EGU23-1288, updated on 22 Feb 2023
EGU General Assembly 2023
© Author(s) 2023. This work is distributed under
the Creative Commons Attribution 4.0 License.

Determination of orientation of marine magnetometers by means of modelled local field variations derived from spherical elementary current systems

Sebastian Hölz1, Magnar Gullikstad Johnsen2, Gesa Franz1, Fernando Córdoba Ramírez3, Graeme Cairns3, Mladen Nedimovic3, Marion Jegen1, Christian Berndt1, Judith Elger1, and Vittorio Maselli3
Sebastian Hölz et al.
  • 1GEOMAR Helmholtz Centre for Ocean Research Kiel
  • 2UiT Norges arktiske universitet, Tromsø, Norway
  • 3Dallhousie University, Hallifax, Canada

In the marine environment, active and passive electromagnetic (EM) measurements are used to derive information about the conductivity structure beneath the seafloor. While the conductivity is mostly determined by the conductive seawater contained in the pore space or fractures, anomalies may occur in the presence of more resistive (e.g. hydrocarbons, free gas, gas hydrates, freshened water) or conductive materials (e.g. massive sulfides, brines). For the correct interpretation of EM data it is important to know the measurement geometry, including the orientations of receivers. From an experimental standpoint, this can be challenging because stations are often deployed free falling, thus, ending up in arbitrary orientations on the seafloor. The orientations are frequently derived from electronic compass measurements or magnetometers which record all components of the magnetic field. However, these measurements may be distorted by magnetic parts on stations (e.g. batteries), biased by local inhomogeneities in the local field or difficult to perform if no reliable reference data from a nearby observatory is available.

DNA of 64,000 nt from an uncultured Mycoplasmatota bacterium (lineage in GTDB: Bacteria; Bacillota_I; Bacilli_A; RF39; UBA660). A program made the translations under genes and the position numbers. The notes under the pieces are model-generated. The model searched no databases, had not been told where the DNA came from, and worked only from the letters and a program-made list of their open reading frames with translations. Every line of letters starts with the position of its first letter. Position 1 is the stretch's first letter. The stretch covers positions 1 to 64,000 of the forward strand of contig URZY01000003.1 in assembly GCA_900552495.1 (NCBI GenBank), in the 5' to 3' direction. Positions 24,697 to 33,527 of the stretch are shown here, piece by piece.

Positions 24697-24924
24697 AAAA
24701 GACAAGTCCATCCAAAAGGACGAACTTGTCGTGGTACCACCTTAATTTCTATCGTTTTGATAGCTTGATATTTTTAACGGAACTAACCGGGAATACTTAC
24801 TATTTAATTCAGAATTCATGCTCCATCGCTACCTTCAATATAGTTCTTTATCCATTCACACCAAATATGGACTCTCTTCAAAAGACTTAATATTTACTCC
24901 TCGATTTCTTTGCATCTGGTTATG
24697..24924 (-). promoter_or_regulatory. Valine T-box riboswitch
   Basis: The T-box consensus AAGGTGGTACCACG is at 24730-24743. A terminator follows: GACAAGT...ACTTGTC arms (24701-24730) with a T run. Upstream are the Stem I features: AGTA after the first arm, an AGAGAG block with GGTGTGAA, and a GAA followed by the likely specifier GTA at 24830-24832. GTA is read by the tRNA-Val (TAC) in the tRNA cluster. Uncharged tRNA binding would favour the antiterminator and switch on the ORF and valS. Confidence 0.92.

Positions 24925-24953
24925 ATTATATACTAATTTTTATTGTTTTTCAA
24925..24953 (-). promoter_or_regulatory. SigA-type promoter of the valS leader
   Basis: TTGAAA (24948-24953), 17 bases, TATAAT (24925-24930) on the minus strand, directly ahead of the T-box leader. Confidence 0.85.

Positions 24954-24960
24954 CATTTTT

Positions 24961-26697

A possible remedy for such problems may come from space physics. Given a grid of stationary magnetometer stations, surrounding the area of interest but at relatively large distances, the method of spherical elementary current systems (SECS) (Amm & Viljanen, 1999, Earth, Plants and Space) can be used to reconstruct equivalent ionospheric currents and their resulting time variations of the magnetic field at any point within the grid. The method is especially suitable to be applied at northern latitudes, where fairly dense magnetometer networks such as IMAGE and CARISMA exist, and where the magnitude of geomagnetic disturbances from ionospheric currents is significant.

We have successfully applied the method to three marine EM data sets, one offshore Iceland, one in the arctic section of the North Atlantic (Loki's Castle) and one off the Canadian coast (Prince Edward Island). The SECS method qualitatively reproduces the magnetic variation as observed by the seafloor stations. Here we investigate the results from the above mentioned EM data sets, and discuss the applicability, accuracy and constraints of the SECS method for EM data calibrations. Furthermore, we illuminate the possibility for using SECS as an interpolation tool for other applications at remote offshore locations, such as measurement while drilling (MWD) operations.

How to cite: Hölz, S., Johnsen, M. G., Franz, G., Córdoba Ramírez, F., Cairns, G., Nedimovic, M., Jegen, M., Berndt, C., Elger, J., and Maselli, V.: Determination of orientation of marine magnetometers by means of modelled local field variations derived from spherical elementary current systems, EGU General Assembly 2023, Vienna, Austria, 24–28 Apr 2023, EGU23-1288,, 2023.